Convenience? A rubbish excuse, take your litter with you


Roadside rubbish dumpers are the target of a new Waka Kotahi campaign in Auckland which has seen a camera installed on a motorway and billboards erected to try and curb the amount of litter being dropped along the transport network.

While we may pride ourselves on being “Tidy Kiwis” as much is $2m is being spent on litter management across Auckland’s state highways every year.

“Fast food wrappers are what our teams spend most of their time picking up, normally thrown from the window of vehicles” says Waka Kotahi Auckland System Manager Paul Geck.

“The effort taken, and resources used to continuously clean this up is money that we would rather invest back in our network. Instead of picking up after a few, our top priority is making safety improvements that save lives and benefit all road users like fixing potholes, road surface damage, signs and road markings.”

“Our workers need to negotiate live traffic environments in order to pick up this rubbish, so if we can change the behaviour around littering, we reduce the risk to our staff while also protecting our environment.”

80% of the litter found in New Zealand waterways comes from land. In Auckland alone, the majority is ending up in the Waitemāta Harbour and is detrimental to the ecosystem.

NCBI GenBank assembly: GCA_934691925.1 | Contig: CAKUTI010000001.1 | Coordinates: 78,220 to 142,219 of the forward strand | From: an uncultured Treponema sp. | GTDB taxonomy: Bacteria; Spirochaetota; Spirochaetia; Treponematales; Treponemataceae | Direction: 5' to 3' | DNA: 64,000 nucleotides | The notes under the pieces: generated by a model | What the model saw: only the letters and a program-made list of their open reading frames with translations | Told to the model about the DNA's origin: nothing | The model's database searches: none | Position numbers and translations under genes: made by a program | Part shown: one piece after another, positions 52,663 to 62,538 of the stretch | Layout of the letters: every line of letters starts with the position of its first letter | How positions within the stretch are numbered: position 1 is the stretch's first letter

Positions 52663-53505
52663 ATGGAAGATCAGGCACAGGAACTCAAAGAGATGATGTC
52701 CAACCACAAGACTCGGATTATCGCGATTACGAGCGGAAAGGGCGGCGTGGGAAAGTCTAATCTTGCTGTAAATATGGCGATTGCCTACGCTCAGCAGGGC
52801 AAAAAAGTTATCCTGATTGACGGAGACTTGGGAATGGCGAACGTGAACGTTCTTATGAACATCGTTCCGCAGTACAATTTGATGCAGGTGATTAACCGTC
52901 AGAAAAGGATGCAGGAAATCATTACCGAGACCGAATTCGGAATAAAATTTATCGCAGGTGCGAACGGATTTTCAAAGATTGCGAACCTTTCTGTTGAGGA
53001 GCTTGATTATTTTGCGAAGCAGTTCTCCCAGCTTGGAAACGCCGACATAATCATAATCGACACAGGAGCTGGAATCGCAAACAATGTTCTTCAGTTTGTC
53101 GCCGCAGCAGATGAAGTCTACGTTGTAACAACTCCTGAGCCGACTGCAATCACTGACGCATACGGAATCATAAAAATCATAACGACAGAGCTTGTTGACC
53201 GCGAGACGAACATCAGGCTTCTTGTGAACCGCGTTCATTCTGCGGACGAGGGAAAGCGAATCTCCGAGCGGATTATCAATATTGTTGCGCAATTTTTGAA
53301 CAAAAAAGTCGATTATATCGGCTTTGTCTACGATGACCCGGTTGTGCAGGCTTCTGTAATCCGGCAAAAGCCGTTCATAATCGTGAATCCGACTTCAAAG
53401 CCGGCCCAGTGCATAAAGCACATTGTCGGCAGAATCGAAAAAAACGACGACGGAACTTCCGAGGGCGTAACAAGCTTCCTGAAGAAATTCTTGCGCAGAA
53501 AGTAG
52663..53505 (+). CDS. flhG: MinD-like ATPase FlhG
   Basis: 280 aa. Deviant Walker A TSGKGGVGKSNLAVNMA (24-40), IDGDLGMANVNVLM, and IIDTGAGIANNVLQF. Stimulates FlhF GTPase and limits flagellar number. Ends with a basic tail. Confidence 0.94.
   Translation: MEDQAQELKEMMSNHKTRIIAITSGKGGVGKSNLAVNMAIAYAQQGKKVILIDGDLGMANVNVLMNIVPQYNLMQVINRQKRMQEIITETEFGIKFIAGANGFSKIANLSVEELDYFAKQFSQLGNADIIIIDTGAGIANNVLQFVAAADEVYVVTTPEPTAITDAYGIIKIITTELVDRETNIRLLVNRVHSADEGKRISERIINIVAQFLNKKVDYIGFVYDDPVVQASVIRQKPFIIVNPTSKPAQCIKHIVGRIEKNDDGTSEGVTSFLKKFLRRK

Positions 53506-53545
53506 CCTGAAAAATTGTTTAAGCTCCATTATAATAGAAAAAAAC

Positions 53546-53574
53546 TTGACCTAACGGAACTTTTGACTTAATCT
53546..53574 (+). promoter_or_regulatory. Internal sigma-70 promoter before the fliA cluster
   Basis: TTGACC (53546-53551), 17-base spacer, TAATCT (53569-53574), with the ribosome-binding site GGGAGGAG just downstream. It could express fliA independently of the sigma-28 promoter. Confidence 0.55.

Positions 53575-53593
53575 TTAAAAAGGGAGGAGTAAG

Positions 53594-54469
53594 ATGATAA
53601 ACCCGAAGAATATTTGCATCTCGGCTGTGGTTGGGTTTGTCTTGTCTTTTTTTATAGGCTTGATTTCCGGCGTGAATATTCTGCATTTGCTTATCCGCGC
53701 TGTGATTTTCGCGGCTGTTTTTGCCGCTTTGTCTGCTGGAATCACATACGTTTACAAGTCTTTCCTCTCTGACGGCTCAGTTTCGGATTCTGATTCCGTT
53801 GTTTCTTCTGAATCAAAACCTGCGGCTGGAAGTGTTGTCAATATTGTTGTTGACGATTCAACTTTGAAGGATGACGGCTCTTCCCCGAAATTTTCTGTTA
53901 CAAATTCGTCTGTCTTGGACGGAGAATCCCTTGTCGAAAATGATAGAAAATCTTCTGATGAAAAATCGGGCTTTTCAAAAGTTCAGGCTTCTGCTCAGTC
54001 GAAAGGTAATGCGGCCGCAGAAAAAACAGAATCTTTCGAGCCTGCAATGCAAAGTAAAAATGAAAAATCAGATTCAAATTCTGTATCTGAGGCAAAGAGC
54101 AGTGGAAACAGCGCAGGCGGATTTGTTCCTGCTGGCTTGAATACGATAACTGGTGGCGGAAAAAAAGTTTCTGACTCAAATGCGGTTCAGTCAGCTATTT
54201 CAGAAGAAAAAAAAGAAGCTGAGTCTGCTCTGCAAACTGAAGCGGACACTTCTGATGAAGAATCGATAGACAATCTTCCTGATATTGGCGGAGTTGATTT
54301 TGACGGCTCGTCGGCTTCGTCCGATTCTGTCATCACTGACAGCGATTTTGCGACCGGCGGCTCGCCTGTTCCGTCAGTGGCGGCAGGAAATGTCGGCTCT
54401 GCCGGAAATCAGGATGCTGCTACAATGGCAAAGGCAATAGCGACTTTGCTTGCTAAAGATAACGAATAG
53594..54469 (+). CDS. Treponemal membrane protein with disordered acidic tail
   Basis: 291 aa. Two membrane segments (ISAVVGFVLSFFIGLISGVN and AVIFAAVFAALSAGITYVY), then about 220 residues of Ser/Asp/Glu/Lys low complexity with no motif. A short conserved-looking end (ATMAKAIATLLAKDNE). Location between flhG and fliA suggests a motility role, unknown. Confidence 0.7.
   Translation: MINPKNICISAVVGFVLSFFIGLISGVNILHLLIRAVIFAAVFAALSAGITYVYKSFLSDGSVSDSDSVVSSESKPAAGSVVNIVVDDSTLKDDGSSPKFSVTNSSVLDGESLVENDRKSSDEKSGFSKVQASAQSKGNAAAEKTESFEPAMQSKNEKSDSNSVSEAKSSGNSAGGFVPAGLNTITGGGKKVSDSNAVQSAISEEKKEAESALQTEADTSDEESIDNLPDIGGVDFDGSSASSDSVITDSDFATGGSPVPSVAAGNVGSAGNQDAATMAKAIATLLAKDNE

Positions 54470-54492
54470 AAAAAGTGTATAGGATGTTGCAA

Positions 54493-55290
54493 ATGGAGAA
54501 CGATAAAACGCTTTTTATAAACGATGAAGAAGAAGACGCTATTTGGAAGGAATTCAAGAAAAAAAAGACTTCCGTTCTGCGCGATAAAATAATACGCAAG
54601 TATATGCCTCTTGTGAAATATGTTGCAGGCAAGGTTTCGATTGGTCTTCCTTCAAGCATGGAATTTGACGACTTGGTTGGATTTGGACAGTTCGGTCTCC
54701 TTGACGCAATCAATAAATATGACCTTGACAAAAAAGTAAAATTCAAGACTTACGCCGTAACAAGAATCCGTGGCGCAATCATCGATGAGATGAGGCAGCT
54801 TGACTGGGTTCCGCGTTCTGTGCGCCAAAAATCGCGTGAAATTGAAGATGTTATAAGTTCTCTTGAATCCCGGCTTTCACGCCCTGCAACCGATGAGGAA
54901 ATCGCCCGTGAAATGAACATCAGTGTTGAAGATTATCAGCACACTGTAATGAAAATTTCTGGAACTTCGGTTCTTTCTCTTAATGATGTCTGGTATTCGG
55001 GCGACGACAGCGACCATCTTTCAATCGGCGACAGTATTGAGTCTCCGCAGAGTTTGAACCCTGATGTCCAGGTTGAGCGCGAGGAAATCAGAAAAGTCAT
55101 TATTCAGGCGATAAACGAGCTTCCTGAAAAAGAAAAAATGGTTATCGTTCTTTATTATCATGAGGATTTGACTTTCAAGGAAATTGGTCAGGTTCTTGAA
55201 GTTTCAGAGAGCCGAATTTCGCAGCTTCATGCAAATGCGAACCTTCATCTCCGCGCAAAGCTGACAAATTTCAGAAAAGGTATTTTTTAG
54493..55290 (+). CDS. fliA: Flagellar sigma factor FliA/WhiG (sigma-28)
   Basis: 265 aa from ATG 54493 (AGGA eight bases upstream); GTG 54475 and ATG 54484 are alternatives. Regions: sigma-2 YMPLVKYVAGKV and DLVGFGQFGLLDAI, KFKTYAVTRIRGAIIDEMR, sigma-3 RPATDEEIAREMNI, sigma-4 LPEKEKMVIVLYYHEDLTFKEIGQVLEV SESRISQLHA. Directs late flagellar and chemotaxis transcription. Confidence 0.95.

“We all have a responsibility to keep our roads safe and tidy, whether it’s by stopping someone from throwing their litter out the window or by reporting someone dumping rubbish on the roadside.”

Auckland System Management (ASM) is an alliance between Waka Kotahi, HEB Construction and Fulton Hogan to operate and maintain Auckland’s motorway network.

ASM can’t penalise or fine litterers, but it can provide details to Auckland Council which can impose fines.

“We have cameras covering the motorway network for traffic management and emergencies, but we’ve also installed a dedicated camera at a particular motorway hotspot to try and deter dumpers,” says Paul Geck.

Litter crews are also spending a large amount of time cleaning rubbish near residential areas which back onto the motorway, only to return a few months later to find more household rubbish, dirty nappies, and even whiteware clogging up the area.

The billboard campaign will target the worst affected areas in west Auckland (State Highway 16), south Auckland (SH20 and SH22) and the North Shore (SH1).

Waka Kotahi also want to remind people to make sure their loads are secure.

“The main litter problem is people throwing stuff from their vehicles, but 5-10% of crashes on Auckland motorways are caused by drivers swerving to avoid debris on the road,” says Paul Geck.

You can report someone littering by calling 0800 444 449.

Camera being installed at rubbish dumping hotspot along an Auckland motorway corridor.

Rubbish dumped next to State Highway 20

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